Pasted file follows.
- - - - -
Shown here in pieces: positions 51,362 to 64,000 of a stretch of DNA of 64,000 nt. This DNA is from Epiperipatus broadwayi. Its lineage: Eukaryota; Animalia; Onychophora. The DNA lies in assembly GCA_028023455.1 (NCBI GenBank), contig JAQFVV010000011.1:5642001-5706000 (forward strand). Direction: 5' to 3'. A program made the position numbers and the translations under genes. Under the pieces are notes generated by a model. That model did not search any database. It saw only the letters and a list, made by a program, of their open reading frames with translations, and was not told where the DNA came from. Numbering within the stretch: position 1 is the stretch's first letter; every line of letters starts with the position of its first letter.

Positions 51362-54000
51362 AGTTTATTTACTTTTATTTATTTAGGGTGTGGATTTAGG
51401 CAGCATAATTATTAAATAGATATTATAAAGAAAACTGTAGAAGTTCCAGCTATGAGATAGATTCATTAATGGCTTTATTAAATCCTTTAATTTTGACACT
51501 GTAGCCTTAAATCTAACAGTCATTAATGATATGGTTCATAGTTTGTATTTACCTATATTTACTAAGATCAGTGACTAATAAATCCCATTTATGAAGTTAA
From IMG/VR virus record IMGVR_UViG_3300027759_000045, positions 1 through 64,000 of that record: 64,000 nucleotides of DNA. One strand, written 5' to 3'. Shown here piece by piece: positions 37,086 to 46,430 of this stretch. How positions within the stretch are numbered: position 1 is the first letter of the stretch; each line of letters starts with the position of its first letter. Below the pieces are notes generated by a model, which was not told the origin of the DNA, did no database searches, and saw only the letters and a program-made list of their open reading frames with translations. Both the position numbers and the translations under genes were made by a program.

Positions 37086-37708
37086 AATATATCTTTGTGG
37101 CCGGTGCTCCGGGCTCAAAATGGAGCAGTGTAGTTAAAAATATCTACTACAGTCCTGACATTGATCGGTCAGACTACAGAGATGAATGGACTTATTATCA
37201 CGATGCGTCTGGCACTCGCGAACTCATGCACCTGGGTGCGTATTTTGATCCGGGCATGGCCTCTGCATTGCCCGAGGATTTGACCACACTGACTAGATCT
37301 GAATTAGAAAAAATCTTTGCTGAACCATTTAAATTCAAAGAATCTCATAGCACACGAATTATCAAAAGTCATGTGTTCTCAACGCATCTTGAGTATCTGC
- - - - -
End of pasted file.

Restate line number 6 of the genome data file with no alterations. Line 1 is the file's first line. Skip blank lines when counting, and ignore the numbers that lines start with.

From IMG/VR virus record IMGVR_UViG_3300027759_000045, positions 1 through 64,000 of that record: 64,000 nucleotides of DNA. One strand, written 5' to 3'. Shown here piece by piece: positions 37,086 to 46,430 of this stretch. How positions within the stretch are numbered: position 1 is the first letter of the stretch; each line of letters starts with the position of its first letter. Below the pieces are notes generated by a model, which was not told the origin of the DNA, did no database searches, and saw only the letters and a program-made list of their open reading frames with translations. Both the position numbers and the translations under genes were made by a program.